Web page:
Listen, Rock, Resist

Event date

Music—its creation and consumption—has been central to resistance movements, providing the soundtrack and aural archive of social change processes. Recent shifts in the music industry and movement tactics have affected the way musicians express resistance politics, requiring us to develop new listening techniques to rock and resist. This event brings together an artist (Mobley) and a scholar (Dr. Fredara Hadley) to think about how to listen and rock between the lyrics, how to find the resistance blue note, and how to trouble our assumptions about the music, sounds, and narratives we hear every day.

Fredara Hadley:

Fredara Mareva Hadley is a Black Southern woman who currently lives in New York City who is fully committed to the idea of Black Joy as a way of life and as a means of resistance. It is her intent that all of her work carries a thread of Black Joy through it. Currently, she is a Visiting Professor of Musicology at Oberlin College and Conservatory, where she teaches courses on African American music and music entrepreneurship. In 2012, she founded a company called Jooksi, which hosts a weekly music podcast and provides walking tours as a way to introduce visitors to the living history of Black music in New York city.

Lately, she’s been spotted in Essence Magazine,, the Showtime documentary, Killing Me Softly: The Story of Roberta Flack, and the upcoming 8-part PBS documentary, Soundbreaking.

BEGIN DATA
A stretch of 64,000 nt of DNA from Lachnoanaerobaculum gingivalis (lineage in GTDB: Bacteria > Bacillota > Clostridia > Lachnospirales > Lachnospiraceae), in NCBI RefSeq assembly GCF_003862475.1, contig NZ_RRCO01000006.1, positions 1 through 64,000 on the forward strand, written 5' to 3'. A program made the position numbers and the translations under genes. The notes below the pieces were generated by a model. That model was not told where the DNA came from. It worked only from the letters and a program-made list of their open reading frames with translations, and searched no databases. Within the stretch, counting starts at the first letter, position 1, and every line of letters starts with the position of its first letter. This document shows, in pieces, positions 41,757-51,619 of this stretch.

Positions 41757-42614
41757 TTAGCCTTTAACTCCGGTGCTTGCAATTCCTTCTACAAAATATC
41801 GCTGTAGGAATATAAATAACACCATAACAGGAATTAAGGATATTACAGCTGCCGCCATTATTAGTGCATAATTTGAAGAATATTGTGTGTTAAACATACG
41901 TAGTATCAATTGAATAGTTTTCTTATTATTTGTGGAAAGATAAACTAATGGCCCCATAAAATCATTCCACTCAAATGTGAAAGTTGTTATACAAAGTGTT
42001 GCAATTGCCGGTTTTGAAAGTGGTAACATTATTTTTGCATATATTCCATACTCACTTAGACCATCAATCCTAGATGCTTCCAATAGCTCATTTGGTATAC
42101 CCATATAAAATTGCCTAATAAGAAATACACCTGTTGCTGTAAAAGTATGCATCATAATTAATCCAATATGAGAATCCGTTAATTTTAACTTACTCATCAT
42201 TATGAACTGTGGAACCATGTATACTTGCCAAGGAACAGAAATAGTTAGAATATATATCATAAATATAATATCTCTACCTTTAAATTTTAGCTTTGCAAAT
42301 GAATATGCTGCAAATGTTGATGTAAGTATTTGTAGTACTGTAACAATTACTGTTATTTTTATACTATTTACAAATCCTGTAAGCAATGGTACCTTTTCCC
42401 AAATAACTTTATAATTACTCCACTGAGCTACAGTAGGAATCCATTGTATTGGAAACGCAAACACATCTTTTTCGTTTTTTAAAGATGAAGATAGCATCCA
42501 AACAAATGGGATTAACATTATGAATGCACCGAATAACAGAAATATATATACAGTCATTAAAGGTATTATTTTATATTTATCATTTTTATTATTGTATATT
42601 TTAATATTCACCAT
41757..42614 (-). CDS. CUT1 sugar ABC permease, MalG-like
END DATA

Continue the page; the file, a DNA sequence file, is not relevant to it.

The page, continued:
Cutting vocals in the woods behind his college dorm. Mixing in the backseat of a sedan. Sneaking into the music department after hours to teach himself to play new instruments (and sneaking out before the faculty arrived in the morning). From the start, Mobley's work has been marked by solitude, ingenuity, and a drive that could only be called obsessive.

Over the last few years, he's composed dozens of pieces for stage and television (with placements on HBO, Fox, and NBC), played 200+ national tour dates (with the likes of Phantogram, JUNGLE, Mutemath, Robert Delong, & Wavves and at festivals like SXSW, CMJ, Savannah Stopover and Float Fest), and recorded (then scrapped) two whole albums in pursuit of the songs that would become his forthcoming full-length debut, Fresh Lies. Mobley wrote, produced, and played every instrument on the album. The music -- which Mobley calls "post-genre pop" -- defies easy classification, drawing liberally (often simultaneously) from an array of musical traditions. He's equally at home on a playlist next to The Weeknd and TV on the Radio alike, while his electronic, dub-dabbling production style calls to mind the intricate work of artists like James Blake and Thom Yorke.

    Event Sponsors: Africana Studies Program, Office of External